Neuroscientists – take this!

Two very different articles I read recently made me think – both essentially question the fundamental approaches of current neuroscience. One is a preprint on biorxiv by Eric Jonas and Konrad Kording called ‘Could a neuroscientist understand a microprocessor?‘, and the other is an essay by Robert Epstein entitled ‘The empty brain‘.

The first paper‘s title is a reminder of another classic: ‘Can a biologist fix a radio?‘ by Yuri Lazebnik, which is both instructive and entertaining (‘Indeed, the insides of even my simple radio would overwhelm an average biologist (this notion has been proven experimentally)’). Jonas and Kording apply established neuroscientific techniques such as lesioning, measuring tuning properties, recording local field potentials and ‘whole-brain imaging’ to understand a microprocessor. They conclude that while they generate lots of data and some knowledge, the resulting understanding is fairly superficial. (Digression: What does it mean to understand the brain? And how can we know before we do?) If you want to know more about it but cannot be bothered to read their paper, there is an excellent article by Ed Yong in the Atlantic, where you can also see in the comment section that the paper started quite some debate (all the more reason for preprints!)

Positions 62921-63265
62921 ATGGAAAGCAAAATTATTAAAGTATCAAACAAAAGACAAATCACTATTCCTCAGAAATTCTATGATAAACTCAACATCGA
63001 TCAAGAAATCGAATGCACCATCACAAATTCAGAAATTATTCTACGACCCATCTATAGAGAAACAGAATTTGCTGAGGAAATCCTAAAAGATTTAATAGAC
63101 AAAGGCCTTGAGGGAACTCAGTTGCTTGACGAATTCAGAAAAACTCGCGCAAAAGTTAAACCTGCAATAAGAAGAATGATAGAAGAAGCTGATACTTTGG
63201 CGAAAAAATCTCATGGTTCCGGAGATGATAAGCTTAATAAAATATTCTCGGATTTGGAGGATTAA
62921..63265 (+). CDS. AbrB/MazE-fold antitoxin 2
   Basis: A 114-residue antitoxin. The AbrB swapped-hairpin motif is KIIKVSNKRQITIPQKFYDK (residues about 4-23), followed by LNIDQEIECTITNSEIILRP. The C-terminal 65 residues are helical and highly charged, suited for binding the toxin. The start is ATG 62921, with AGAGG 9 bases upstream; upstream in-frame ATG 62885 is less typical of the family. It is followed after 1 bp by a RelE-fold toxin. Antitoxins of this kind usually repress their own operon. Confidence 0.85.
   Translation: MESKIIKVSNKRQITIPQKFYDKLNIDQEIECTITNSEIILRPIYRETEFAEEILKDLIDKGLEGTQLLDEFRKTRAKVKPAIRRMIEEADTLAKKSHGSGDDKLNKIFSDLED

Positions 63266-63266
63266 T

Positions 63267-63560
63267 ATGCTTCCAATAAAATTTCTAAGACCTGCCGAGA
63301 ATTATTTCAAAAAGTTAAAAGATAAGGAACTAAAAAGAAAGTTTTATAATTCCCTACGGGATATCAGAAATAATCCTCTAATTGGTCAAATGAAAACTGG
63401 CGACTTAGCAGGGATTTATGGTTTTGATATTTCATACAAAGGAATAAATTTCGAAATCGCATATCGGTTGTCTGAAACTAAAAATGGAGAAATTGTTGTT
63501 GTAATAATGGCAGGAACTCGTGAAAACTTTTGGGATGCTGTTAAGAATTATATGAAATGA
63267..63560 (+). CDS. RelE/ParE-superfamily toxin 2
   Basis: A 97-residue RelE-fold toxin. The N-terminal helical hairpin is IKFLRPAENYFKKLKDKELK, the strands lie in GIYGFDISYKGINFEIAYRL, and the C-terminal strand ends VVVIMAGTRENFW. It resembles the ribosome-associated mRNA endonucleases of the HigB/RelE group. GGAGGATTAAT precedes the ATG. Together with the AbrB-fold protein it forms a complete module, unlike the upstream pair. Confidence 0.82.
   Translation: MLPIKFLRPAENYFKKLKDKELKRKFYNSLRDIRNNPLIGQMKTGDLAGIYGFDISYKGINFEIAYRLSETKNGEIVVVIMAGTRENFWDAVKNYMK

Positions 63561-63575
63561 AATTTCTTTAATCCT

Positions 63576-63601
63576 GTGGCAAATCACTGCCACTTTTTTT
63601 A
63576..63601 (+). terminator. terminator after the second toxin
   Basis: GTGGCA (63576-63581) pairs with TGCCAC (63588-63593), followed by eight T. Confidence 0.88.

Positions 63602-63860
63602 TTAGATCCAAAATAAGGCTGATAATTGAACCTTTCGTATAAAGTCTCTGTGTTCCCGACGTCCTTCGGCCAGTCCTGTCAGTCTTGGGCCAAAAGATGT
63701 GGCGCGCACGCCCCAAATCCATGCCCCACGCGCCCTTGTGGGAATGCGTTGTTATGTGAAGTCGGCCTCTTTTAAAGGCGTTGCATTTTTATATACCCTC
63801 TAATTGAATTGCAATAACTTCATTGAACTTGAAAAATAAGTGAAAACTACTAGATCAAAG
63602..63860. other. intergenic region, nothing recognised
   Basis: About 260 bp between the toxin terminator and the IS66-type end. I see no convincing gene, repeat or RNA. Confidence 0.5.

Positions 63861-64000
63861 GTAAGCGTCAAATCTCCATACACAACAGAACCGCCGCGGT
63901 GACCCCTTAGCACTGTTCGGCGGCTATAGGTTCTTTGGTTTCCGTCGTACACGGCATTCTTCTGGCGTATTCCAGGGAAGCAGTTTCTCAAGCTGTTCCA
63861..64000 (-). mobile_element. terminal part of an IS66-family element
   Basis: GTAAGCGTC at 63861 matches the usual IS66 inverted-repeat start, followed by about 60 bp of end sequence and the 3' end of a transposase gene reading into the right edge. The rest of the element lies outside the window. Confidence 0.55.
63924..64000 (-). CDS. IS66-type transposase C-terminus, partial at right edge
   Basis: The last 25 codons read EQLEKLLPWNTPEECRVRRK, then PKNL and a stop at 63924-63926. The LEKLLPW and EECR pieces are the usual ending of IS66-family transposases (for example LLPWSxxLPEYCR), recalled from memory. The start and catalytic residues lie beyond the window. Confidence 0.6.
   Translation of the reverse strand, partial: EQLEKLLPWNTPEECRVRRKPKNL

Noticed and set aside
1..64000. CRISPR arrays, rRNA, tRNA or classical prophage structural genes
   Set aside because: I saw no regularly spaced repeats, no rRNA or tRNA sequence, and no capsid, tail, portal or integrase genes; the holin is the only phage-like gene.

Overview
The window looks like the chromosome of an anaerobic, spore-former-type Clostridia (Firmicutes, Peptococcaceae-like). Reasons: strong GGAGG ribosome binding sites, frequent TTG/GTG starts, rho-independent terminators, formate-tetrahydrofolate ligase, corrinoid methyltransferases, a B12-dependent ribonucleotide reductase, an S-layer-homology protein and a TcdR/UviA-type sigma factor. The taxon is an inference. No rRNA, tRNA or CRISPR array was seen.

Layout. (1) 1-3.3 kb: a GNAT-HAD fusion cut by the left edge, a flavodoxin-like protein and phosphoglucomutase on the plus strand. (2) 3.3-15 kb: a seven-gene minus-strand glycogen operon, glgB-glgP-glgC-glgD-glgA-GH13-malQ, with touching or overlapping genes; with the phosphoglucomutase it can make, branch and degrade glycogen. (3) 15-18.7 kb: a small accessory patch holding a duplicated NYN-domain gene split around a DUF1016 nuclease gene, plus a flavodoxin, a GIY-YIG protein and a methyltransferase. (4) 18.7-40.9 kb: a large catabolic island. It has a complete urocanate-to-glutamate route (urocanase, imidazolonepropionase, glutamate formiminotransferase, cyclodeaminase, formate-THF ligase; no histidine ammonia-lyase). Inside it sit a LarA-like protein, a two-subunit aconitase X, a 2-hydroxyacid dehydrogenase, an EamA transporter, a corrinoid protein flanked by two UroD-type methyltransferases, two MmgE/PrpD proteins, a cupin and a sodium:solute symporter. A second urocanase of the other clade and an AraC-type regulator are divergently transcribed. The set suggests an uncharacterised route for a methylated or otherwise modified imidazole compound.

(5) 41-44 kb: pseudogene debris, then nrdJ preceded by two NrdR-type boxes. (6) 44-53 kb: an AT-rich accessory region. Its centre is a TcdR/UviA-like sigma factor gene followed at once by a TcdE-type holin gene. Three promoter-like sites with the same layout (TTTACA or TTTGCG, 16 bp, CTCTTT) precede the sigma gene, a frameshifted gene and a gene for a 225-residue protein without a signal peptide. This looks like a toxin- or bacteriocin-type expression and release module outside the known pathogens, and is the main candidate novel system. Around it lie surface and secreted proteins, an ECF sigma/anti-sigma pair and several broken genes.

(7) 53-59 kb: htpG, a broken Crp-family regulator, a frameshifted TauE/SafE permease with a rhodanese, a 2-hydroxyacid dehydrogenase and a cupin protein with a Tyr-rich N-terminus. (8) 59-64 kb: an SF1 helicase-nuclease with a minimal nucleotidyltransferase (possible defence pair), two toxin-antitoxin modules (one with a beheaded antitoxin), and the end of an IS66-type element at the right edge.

Epstein’s essay is even more scorching – he critizises the pervasive use of computer jargon to describe the brain (think of memory storage, encoding, algorithms). IT speak seems completely normal as well as state of the art, but he puts it into historical perspective: the brain has always been described in analogy to the most recent technological breakthrough, whether that was hydraulics or a computer. While analogies can be useful, maybe it should make us think that we seem unable to describe the brain in different terms.

While all of these articles are controversial (just check out the comments sections), I really enjoyed both of them as they made me think deeply about my assumptions and as well as the validity of my approaches. Can you describe what the brain does without using any computer metaphor? I don’t think I can (yet).

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